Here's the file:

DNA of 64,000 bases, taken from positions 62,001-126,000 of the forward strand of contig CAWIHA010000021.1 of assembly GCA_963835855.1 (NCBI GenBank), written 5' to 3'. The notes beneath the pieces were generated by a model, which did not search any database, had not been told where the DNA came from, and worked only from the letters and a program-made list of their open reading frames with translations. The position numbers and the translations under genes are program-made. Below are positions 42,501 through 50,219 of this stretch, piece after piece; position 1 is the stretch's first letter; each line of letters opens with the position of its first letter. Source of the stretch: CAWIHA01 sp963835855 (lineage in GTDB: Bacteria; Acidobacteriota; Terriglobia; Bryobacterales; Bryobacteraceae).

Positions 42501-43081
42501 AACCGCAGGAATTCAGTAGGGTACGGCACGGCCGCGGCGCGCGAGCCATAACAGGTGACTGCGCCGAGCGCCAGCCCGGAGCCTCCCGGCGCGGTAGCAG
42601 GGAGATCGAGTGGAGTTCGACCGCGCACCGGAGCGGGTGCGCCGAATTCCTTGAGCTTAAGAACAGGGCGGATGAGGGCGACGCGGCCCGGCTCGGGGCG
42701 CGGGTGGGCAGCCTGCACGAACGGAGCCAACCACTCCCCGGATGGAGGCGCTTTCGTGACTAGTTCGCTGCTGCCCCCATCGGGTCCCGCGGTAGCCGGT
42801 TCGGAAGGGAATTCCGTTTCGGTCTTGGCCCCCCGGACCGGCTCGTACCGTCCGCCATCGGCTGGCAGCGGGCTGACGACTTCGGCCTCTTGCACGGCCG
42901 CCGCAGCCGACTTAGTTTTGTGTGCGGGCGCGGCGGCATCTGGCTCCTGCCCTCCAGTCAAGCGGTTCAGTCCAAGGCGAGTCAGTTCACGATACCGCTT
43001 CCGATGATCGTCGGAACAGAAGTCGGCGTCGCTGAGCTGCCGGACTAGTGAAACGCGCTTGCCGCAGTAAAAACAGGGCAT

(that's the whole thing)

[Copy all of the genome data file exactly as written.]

DNA of 64,000 bases, taken from positions 62,001-126,000 of the forward strand of contig CAWIHA010000021.1 of assembly GCA_963835855.1 (NCBI GenBank), written 5' to 3'. The notes beneath the pieces were generated by a model, which did not search any database, had not been told where the DNA came from, and worked only from the letters and a program-made list of their open reading frames with translations. The position numbers and the translations under genes are program-made. Below are positions 42,501 through 50,219 of this stretch, piece after piece; position 1 is the stretch's first letter; each line of letters opens with the position of its first letter. Source of the stretch: CAWIHA01 sp963835855 (lineage in GTDB: Bacteria; Acidobacteriota; Terriglobia; Bryobacterales; Bryobacteraceae).

Positions 42501-43081
42501 AACCGCAGGAATTCAGTAGGGTACGGCACGGCCGCGGCGCGCGAGCCATAACAGGTGACTGCGCCGAGCGCCAGCCCGGAGCCTCCCGGCGCGGTAGCAG
42601 GGAGATCGAGTGGAGTTCGACCGCGCACCGGAGCGGGTGCGCCGAATTCCTTGAGCTTAAGAACAGGGCGGATGAGGGCGACGCGGCCCGGCTCGGGGCG
42701 CGGGTGGGCAGCCTGCACGAACGGAGCCAACCACTCCCCGGATGGAGGCGCTTTCGTGACTAGTTCGCTGCTGCCCCCATCGGGTCCCGCGGTAGCCGGT
42801 TCGGAAGGGAATTCCGTTTCGGTCTTGGCCCCCCGGACCGGCTCGTACCGTCCGCCATCGGCTGGCAGCGGGCTGACGACTTCGGCCTCTTGCACGGCCG
42901 CCGCAGCCGACTTAGTTTTGTGTGCGGGCGCGGCGGCATCTGGCTCCTGCCCTCCAGTCAAGCGGTTCAGTCCAAGGCGAGTCAGTTCACGATACCGCTT
43001 CCGATGATCGTCGGAACAGAAGTCGGCGTCGCTGAGCTGCCGGACTAGTGAAACGCGCTTGCCGCAGTAAAAACAGGGCAT